Picturesque landscapes are in no short supply here in Alaska. Pretty much everywhere I turn, there is a mountain, pond or lake waiting to be admired. But my recent visit to San Juan Bay in Montague Island was especially beautiful, because I felt like I was back home in California.
The trip out to San Juan Bay kept getting pushed back due to inclement weather, but then the sun appeared through a break in the clouds one day, and the temperature shot up to the 70s. Being from Los Angeles, I’m quite comfortable with rising temperatures, but I did not expect this from Alaska. However, it was perfect because it finally meant we were airborne.
I got to join Danielle Verna, the Invasive Weeds Coordinator from the Copper River Watershed Project and Ken Hodges from the Fish Crew at the Forest Service on their projects. Danielle’s purpose was to go out to San Juan Bay to survey how the old logging road affected the growth of dandelions and then to eradicate them. That’s also the main reason I was there. Now normally, pulling dandelions isn’t the most glamorous or adventurous thing in the world, but getting to do it amongst this scenery was alright with me. It was a very labor–intensive and time-consuming process. Once they seed, dandelions can spread very easily. Just the slightest brush up against them is enough to disperse the seeds everywhere, and that’s exactly where they go. Everywhere.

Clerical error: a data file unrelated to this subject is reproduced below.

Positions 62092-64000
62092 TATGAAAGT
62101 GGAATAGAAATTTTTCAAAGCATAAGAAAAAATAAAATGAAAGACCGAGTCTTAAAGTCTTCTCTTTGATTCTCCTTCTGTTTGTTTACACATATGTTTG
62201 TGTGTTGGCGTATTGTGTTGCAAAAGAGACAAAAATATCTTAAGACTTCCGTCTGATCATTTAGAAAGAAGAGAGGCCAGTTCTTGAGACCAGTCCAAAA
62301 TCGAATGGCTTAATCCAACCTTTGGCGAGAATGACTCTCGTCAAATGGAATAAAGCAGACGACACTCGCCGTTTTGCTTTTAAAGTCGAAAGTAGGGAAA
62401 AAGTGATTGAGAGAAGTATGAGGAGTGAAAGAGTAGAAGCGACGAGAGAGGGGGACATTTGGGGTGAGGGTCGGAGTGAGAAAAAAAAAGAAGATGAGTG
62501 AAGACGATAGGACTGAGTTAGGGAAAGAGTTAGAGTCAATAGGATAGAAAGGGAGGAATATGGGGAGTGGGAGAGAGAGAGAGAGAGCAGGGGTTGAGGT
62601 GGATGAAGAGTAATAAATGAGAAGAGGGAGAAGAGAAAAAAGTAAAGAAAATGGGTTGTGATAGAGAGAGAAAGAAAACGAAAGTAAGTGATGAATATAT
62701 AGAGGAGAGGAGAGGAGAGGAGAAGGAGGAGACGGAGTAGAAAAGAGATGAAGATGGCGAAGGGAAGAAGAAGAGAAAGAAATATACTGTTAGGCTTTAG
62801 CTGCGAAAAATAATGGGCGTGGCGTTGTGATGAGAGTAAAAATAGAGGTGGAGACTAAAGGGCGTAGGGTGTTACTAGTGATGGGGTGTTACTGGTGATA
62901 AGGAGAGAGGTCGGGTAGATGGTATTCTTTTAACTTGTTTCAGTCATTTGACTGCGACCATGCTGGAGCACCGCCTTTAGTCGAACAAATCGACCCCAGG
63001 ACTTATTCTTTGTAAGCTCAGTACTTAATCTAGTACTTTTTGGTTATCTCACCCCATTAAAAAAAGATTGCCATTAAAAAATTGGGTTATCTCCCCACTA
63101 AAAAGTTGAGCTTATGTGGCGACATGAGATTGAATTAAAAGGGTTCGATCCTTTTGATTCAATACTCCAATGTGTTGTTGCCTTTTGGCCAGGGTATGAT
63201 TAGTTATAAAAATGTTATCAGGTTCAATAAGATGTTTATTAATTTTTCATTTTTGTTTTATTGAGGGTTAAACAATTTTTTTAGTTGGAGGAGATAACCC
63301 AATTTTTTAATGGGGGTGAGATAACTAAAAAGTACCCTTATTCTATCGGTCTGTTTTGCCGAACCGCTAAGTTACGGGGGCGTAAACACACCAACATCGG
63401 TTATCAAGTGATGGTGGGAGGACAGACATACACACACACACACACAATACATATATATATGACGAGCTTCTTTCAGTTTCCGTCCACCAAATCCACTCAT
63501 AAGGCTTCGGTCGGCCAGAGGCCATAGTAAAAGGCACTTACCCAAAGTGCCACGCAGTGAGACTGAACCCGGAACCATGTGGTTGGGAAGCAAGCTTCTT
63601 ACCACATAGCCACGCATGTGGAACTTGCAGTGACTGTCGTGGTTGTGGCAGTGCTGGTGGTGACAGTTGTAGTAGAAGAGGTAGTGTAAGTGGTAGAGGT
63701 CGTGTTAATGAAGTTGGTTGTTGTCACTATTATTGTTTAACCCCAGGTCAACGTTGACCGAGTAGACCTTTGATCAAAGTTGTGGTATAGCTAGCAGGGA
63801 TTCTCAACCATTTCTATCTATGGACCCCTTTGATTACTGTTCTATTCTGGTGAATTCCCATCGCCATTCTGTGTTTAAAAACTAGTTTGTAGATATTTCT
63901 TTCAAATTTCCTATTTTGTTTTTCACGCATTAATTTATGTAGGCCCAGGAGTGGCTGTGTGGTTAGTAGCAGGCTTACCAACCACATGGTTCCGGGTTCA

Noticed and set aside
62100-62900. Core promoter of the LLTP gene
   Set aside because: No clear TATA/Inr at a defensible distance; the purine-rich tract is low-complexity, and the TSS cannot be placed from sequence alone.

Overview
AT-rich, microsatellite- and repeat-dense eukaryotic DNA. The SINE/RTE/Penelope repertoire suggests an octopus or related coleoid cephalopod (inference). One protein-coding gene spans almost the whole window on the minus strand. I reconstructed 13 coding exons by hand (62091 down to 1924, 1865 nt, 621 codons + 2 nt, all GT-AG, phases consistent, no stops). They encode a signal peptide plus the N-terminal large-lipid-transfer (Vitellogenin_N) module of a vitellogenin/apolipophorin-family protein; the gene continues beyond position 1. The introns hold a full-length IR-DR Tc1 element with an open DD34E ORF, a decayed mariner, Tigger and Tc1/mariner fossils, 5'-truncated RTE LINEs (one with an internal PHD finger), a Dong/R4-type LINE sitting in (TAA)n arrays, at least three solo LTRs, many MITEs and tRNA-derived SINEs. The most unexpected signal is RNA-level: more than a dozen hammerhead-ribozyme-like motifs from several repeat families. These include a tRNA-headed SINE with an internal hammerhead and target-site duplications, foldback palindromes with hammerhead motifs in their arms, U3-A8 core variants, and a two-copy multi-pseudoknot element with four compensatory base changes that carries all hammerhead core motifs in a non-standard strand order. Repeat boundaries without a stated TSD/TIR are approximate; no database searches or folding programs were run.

We spent hours pulling up dandelions by a trail head, which was only about 25 meters then spent the rest of the day hiking across the beach and onto the old logging road to survey the damage there. We were not surprised to find large sections of dandelions growing in and around the road. We dug out as much as we could for the day and then burned all the dandelions we pulled out, but there still remains a section of dandelions left. The dandelions may have one this battle, but Danielle is set to return later this summer to win the war.